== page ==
Showing posts from April, 2016

In praise of ... Japanese cherries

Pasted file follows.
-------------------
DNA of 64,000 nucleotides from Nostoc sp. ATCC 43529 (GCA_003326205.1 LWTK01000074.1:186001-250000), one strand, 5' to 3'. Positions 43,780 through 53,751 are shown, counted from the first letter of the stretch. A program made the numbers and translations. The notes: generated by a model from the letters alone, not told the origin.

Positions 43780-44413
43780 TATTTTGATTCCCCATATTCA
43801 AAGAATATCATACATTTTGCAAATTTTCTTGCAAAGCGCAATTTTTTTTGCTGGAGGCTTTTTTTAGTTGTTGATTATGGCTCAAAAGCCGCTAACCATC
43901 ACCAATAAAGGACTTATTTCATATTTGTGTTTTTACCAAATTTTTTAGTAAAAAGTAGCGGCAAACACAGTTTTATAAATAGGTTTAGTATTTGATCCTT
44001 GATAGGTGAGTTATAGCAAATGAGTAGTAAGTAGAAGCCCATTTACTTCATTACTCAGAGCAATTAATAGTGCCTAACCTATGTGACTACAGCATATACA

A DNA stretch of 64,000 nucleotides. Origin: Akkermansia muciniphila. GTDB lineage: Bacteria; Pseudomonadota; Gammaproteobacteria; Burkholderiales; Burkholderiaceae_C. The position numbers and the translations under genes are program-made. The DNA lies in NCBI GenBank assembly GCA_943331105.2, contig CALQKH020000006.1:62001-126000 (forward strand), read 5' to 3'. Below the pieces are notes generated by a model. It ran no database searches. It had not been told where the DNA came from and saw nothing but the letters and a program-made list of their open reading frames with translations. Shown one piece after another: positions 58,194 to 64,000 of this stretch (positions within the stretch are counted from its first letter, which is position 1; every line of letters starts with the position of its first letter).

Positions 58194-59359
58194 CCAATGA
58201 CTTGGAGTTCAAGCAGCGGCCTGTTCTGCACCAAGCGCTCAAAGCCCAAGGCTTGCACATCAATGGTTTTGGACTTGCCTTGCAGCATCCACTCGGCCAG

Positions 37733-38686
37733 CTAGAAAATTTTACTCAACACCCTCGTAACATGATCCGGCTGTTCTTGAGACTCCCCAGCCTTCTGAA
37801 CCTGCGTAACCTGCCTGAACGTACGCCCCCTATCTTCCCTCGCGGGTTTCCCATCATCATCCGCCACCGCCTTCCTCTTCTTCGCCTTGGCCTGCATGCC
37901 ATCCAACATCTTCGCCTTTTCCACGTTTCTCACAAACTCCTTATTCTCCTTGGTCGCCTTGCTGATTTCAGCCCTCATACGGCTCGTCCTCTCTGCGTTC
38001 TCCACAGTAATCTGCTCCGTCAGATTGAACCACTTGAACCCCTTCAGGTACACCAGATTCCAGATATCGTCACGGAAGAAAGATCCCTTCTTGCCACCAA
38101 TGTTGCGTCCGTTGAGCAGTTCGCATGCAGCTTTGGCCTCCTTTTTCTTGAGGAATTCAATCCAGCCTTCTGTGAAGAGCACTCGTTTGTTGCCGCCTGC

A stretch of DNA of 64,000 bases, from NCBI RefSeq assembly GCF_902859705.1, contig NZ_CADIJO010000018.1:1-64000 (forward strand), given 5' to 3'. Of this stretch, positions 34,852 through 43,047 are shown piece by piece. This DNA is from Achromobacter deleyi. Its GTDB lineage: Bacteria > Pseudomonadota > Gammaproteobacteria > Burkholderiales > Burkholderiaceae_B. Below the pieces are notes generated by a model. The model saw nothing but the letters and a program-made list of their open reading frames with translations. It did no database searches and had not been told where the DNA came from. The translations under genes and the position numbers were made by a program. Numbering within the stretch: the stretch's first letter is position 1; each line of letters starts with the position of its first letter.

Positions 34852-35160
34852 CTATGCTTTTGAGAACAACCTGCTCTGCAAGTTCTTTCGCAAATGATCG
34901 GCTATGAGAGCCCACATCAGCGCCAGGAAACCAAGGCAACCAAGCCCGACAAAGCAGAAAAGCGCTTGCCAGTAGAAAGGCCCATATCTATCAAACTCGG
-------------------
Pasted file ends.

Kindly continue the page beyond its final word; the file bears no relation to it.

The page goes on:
For beekeepers, the joy of ornamental cherry blossom lies not just in its appearance, welcome though that is after months of winter monochrome. It’s also the sound of contented bees feeding on the nectar, which on a warm spring afternoon fills the garden with a happy hum. Ornamental cherries, like all fruit trees and their cultivated varieties, put on their spectacular early show specifically for bees and other pollinators, getting in quick before there is too much competition from other sources such as herbaceous plants and trees. If you are one of those people who think that Japanese cherries are just a little bit suburban, then you’d be right. Their popularity in Britain was fuelled by the growth of the new suburbs in the 1920s and 1930s, which mushroomed out from cities and towns across land that had previously been used for grazing and hay. In 1900, there were around a million working horses in the UK, but by 1914, thanks to the advent of the motor car, this number had drop